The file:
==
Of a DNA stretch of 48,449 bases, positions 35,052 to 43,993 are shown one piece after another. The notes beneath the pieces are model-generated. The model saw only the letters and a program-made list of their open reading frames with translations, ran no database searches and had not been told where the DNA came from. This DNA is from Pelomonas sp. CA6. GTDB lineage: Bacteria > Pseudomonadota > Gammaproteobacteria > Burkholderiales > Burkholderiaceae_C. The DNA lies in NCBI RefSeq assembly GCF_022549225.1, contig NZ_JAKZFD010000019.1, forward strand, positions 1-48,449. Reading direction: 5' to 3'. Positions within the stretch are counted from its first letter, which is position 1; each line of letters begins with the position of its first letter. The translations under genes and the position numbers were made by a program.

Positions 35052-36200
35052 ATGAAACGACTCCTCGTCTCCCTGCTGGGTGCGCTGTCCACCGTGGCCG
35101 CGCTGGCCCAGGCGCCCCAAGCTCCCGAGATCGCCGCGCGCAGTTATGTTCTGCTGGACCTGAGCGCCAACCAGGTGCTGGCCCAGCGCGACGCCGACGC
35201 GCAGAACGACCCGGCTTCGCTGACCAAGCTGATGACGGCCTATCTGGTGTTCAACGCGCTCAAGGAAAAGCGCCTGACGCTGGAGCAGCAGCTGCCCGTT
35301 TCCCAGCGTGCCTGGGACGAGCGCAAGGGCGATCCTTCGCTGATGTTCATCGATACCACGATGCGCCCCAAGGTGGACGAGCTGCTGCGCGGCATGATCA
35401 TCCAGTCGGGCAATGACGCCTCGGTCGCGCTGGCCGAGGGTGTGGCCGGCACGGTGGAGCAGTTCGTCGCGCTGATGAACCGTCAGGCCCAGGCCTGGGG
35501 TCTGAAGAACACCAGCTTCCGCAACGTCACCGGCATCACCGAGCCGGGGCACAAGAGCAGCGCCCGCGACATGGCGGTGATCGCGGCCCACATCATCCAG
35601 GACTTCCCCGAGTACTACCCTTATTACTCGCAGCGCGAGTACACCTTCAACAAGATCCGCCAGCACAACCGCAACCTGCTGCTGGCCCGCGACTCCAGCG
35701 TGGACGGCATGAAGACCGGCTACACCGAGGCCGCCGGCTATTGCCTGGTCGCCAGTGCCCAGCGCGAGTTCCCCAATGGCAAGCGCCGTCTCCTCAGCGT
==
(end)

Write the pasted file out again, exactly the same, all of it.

Of a DNA stretch of 48,449 bases, positions 35,052 to 43,993 are shown one piece after another. The notes beneath the pieces are model-generated. The model saw only the letters and a program-made list of their open reading frames with translations, ran no database searches and had not been told where the DNA came from. This DNA is from Pelomonas sp. CA6. GTDB lineage: Bacteria > Pseudomonadota > Gammaproteobacteria > Burkholderiales > Burkholderiaceae_C. The DNA lies in NCBI RefSeq assembly GCF_022549225.1, contig NZ_JAKZFD010000019.1, forward strand, positions 1-48,449. Reading direction: 5' to 3'. Positions within the stretch are counted from its first letter, which is position 1; each line of letters begins with the position of its first letter. The translations under genes and the position numbers were made by a program.

Positions 35052-36200
35052 ATGAAACGACTCCTCGTCTCCCTGCTGGGTGCGCTGTCCACCGTGGCCG
35101 CGCTGGCCCAGGCGCCCCAAGCTCCCGAGATCGCCGCGCGCAGTTATGTTCTGCTGGACCTGAGCGCCAACCAGGTGCTGGCCCAGCGCGACGCCGACGC
35201 GCAGAACGACCCGGCTTCGCTGACCAAGCTGATGACGGCCTATCTGGTGTTCAACGCGCTCAAGGAAAAGCGCCTGACGCTGGAGCAGCAGCTGCCCGTT
35301 TCCCAGCGTGCCTGGGACGAGCGCAAGGGCGATCCTTCGCTGATGTTCATCGATACCACGATGCGCCCCAAGGTGGACGAGCTGCTGCGCGGCATGATCA
35401 TCCAGTCGGGCAATGACGCCTCGGTCGCGCTGGCCGAGGGTGTGGCCGGCACGGTGGAGCAGTTCGTCGCGCTGATGAACCGTCAGGCCCAGGCCTGGGG
35501 TCTGAAGAACACCAGCTTCCGCAACGTCACCGGCATCACCGAGCCGGGGCACAAGAGCAGCGCCCGCGACATGGCGGTGATCGCGGCCCACATCATCCAG
35601 GACTTCCCCGAGTACTACCCTTATTACTCGCAGCGCGAGTACACCTTCAACAAGATCCGCCAGCACAACCGCAACCTGCTGCTGGCCCGCGACTCCAGCG
35701 TGGACGGCATGAAGACCGGCTACACCGAGGCCGCCGGCTATTGCCTGGTCGCCAGTGCCCAGCGCGAGTTCCCCAATGGCAAGCGCCGTCTCCTCAGCGT